From shutdowns to appointment-only service and digital paperwork, tattoo services are back in business
BY RACHEL KRAMER
X. Tattoo, hidden at 1315 Railroad Ave. in downtown Bellingham, hosted its annual Halloween event, despite the global pandemic that had challenged its business for months.
“It was much less of a typical tattoo event,” explained KC, one of the tattoo artists. “We still were doing our tattoos appointment-based and limiting the foot traffic through the shop. But it was nice to give everyone the illusion that we weren’t all living in a pandemic.” This tattoo shop opened in 2017 and started the Halloween event the same year because they wanted to do something fun for clients.
Covid-19 certainly caused a lot of problems for small businesses and businesses that involved close contact, such as tattoos salons and similar services. X. Tattoo had to close down business from March to June in 2020, which was a struggle for the artists having to spend money for bills and rent without making any income. These types of businesses received stimulus checks from the government during the pandemic so these businesses could stay afloat.
“After the initial shutdown, and the following rules that were in place to slow the spread of Covid, we found that we had a bottleneck of clients and a waitlist,” said KC.
Their business model changed from an impulse walk-in style business to a very on-demand appointment-based business model, creating much slower days as the appointments were spread out. The artists focus on more traditional tattoo styles, but they do incorporate some other styles as well.
“Sales are definitely slower and we have had to make adjustments to accommodate those changes. The silver lining is that we are all booked further out, which adds some job security to know there is income on the horizon,” KC added.
With the latest stimulus checks came a direct influx of business, KC noted. Previously, people most likely were hesitant to spend money on tattoos when they had no idea how long the restrictions were going to be in place.
“Most tattooers that I know all have a side hustle. I personally spent my time making paintings and artwork, as well as doing commissioned design work for other businesses,” explained KC.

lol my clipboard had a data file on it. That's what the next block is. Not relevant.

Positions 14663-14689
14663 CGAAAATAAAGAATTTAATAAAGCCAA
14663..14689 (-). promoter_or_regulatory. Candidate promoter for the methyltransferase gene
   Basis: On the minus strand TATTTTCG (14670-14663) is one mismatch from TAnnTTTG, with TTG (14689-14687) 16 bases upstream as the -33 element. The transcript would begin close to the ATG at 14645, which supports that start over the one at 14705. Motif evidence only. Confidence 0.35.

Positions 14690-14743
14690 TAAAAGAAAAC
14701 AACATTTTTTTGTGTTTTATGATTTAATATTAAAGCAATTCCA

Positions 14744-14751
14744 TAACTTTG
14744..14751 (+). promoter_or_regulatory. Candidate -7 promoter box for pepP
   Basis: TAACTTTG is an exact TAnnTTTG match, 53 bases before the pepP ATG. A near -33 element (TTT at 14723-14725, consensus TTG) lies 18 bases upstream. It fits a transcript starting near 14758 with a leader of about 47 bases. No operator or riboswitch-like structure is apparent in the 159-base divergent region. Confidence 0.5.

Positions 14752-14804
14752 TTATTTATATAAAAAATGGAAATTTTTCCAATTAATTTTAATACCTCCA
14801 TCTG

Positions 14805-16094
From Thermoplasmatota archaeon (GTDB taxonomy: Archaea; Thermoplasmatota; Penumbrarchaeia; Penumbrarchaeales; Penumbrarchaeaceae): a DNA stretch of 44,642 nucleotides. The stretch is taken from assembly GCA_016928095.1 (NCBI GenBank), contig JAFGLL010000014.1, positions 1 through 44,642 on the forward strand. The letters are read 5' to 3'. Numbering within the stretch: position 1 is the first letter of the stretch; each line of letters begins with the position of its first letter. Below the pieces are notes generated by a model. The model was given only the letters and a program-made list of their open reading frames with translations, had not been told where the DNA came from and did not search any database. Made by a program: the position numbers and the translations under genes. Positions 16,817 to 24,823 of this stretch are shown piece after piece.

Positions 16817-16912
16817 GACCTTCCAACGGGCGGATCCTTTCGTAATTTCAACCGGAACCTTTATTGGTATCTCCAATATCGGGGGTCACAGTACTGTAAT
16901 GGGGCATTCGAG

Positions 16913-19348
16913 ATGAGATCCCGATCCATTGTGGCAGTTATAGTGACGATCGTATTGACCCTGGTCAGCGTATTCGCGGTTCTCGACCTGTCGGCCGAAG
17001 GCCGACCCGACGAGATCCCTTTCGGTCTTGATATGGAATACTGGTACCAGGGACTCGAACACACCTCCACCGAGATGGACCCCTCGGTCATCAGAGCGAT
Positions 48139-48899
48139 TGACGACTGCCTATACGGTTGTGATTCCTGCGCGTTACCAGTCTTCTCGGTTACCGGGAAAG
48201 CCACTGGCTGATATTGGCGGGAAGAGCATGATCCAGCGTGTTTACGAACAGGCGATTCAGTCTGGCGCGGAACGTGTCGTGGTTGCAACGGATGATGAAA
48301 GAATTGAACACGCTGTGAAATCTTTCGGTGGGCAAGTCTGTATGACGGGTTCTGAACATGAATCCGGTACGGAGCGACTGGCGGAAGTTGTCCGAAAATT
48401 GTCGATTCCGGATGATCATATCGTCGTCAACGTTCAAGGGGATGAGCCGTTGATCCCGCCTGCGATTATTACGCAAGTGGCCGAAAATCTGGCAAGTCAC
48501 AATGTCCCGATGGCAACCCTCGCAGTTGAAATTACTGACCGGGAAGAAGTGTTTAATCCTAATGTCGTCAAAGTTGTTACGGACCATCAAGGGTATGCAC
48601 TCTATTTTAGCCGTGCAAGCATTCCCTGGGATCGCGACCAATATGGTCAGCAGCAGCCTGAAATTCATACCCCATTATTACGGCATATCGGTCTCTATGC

Old School Tattoo and Piercing, 209 E. Holly St., also had to close their doors for a while during Covid-19. Due to covid restrictions, all oral work couldn’t be done and for awhile clients were unable to get nose piercings. Eventually nose piercings were accepted again, during phase two of the pandemic restrictions reopening. Salons and tattoo shops were limited to 25% capacity during the first two phases and 50% capacity during phase three. Old School has been around since 1999 and each of the artists are capable of doing different styles of tattoo designs.
All clients had to follow all the Covid guidelines. Like X. Tattoo, Old School had to start doing appointments only. One of the tattoo artists, Ramsey, made artwork to sell when he was unable to work at Old School.
“I was commissioned to paint some murals during the pandemic,” Ramsey explained. Ramsey promoted his work on places like Instagram and Facebook.
Both shops went fully digital after they opened up their doors once more. Instead of paperwork, clients signed their tattoo and piercing release forms on their phones, and they had to make sure their phones and hands were properly sanitized. Masks were required for all clients and tattoo artists, and friends and family were no longer allowed to watch clients get tattoos. They do temperature checks for clients coming in for their appointments. They have not been asking about client’s vaccination status.